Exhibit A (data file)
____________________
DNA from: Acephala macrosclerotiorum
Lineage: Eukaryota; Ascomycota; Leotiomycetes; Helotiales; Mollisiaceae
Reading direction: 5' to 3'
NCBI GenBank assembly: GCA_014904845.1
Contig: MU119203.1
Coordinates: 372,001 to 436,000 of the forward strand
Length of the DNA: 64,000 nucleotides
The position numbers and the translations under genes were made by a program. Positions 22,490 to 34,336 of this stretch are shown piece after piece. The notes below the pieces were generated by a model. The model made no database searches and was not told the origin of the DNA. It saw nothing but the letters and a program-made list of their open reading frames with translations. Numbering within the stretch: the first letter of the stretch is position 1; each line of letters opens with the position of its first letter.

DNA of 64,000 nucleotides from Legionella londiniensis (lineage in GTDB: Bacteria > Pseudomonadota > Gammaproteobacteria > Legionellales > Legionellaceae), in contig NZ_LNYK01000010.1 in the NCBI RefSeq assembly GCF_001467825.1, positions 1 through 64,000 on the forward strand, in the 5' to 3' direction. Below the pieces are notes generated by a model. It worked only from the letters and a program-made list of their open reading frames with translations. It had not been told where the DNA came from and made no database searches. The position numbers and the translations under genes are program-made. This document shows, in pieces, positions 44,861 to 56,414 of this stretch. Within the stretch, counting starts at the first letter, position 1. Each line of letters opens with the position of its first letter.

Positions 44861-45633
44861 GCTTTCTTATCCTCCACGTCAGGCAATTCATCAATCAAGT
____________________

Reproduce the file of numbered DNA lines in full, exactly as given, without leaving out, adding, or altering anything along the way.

DNA from: Acephala macrosclerotiorum
Lineage: Eukaryota; Ascomycota; Leotiomycetes; Helotiales; Mollisiaceae
Reading direction: 5' to 3'
NCBI GenBank assembly: GCA_014904845.1
Contig: MU119203.1
Coordinates: 372,001 to 436,000 of the forward strand
Length of the DNA: 64,000 nucleotides
The position numbers and the translations under genes were made by a program. Positions 22,490 to 34,336 of this stretch are shown piece after piece. The notes below the pieces were generated by a model. The model made no database searches and was not told the origin of the DNA. It saw nothing but the letters and a program-made list of their open reading frames with translations. Numbering within the stretch: the first letter of the stretch is position 1; each line of letters opens with the position of its first letter.

DNA of 64,000 nucleotides from Legionella londiniensis (lineage in GTDB: Bacteria > Pseudomonadota > Gammaproteobacteria > Legionellales > Legionellaceae), in contig NZ_LNYK01000010.1 in the NCBI RefSeq assembly GCF_001467825.1, positions 1 through 64,000 on the forward strand, in the 5' to 3' direction. Below the pieces are notes generated by a model. It worked only from the letters and a program-made list of their open reading frames with translations. It had not been told where the DNA came from and made no database searches. The position numbers and the translations under genes are program-made. This document shows, in pieces, positions 44,861 to 56,414 of this stretch. Within the stretch, counting starts at the first letter, position 1. Each line of letters opens with the position of its first letter.

Positions 44861-45633
44861 GCTTTCTTATCCTCCACGTCAGGCAATTCATCAATCAAGT